US lawmaker says any Covid-19 contact tracing tech should be voluntary and limited

Any digital coronavirus contact tracing should be voluntary, transparent and collect only the information needed


Reuters April 23, 2020
PHOTO: AFP

WASHINGTON: Senator Edward Markey, a Democrat and online privacy advocate said in a letter released Wednesday that any digital coronavirus contact tracing should be voluntary, transparent and collect only the information needed to identify who might be at risk of contracting the respiratory ailment that has killed more than 45,000 people in the United States.

Markey urged President Donald Trump’s administration to balance public health needs as states seek to allow businesses to reopen their doors with the privacy rights of individuals who may be monitored.

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Alphabet’s Google and Apple said recently they were collaborating on technology to create smartphone apps that would help identify people who have crossed paths with a contagious person and alert them.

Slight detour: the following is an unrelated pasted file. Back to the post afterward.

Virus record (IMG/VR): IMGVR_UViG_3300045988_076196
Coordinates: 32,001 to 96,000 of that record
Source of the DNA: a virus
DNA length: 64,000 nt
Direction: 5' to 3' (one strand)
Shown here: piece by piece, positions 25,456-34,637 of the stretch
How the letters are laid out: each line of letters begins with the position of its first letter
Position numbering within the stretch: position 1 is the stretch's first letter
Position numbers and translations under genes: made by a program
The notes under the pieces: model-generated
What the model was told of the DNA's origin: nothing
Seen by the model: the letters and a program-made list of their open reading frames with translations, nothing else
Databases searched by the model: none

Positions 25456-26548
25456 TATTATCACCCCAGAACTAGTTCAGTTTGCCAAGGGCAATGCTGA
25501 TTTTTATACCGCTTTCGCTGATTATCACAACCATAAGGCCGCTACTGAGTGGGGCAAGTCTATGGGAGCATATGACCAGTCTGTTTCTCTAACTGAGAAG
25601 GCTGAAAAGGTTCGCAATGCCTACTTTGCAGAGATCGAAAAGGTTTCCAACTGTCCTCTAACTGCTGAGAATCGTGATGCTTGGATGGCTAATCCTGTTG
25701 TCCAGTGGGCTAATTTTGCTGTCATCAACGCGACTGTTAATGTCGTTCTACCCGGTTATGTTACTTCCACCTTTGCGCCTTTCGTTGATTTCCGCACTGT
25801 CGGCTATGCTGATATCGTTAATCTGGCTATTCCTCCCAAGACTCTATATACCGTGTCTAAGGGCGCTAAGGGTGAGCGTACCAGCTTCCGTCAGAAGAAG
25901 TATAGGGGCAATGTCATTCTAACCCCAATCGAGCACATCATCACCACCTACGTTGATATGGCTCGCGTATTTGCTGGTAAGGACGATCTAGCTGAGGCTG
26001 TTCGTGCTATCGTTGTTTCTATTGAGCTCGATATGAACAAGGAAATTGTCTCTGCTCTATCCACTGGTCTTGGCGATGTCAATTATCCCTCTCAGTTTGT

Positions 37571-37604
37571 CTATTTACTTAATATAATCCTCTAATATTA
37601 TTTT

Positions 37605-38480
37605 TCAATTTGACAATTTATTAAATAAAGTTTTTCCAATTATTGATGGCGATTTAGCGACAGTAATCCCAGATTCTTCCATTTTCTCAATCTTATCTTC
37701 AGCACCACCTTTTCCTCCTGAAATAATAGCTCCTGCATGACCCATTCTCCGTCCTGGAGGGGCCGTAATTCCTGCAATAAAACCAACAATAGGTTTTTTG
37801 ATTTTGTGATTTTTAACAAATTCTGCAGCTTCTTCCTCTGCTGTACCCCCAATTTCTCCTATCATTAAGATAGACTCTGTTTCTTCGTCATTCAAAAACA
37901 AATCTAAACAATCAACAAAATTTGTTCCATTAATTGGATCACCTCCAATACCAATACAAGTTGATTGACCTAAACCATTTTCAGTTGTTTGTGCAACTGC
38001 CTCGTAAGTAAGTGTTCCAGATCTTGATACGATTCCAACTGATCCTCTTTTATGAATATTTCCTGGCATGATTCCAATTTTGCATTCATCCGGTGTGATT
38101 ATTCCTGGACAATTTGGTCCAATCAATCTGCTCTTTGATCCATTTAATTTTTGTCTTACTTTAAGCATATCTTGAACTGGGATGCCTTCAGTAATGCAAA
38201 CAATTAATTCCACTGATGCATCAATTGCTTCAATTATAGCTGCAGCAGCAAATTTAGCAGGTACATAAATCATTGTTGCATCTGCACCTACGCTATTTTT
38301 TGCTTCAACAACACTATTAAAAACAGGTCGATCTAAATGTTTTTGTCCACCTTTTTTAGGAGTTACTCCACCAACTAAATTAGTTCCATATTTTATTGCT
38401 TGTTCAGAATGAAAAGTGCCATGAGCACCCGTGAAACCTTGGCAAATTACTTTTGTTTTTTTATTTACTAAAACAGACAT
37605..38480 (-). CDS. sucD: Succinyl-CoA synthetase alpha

“The federal government must provide leadership, coordination, and guidance to ensure that contact tracing efforts are effective and do not infringe upon individuals’ civil liberties, including the right to privacy,” Markey wrote in a letter to Vice President Mike Pence.

Markey urged that any contact tracing be limited to what is needed to track disease exposure, include investment in public health, and be voluntary, subject to enforceable rules and transparent about what data is collected and what happens to it.

He urged that a minimum of data is collected and that it be kept securely and discarded in a timely fashion.

Markey’s concerns echoed those of fellow Democratic Senator Richard Blumenthal, who has said that the companies face a “rightfully skeptical public” when it comes to privacy.

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Republican Senator Josh Hawley, a frequent critic of the Big Tech companies, sent a letter on Tuesday to Sundar Pichai, Google’s chief executive, and Tim Cook, Apple CEO to demand that they be liable for any privacy lapses in contract tracing.

“If you seek to assure the public, make your stake in this project personal,” wrote Hawley.

“Make a commitment that you and other executives will be personally liable if you stop protecting privacy, such as by granting advertising companies access to the interface once the pandemic is over.”

Apple and Google did not immediately respond to a request for comment.

Previously, they have said that “privacy, transparency, and consent are of utmost importance.” The companies have said that the technology - planned to be released in mid-May - would not track users’ locations but their interactions, that interactions would be anonymised and nothing would be monetised.

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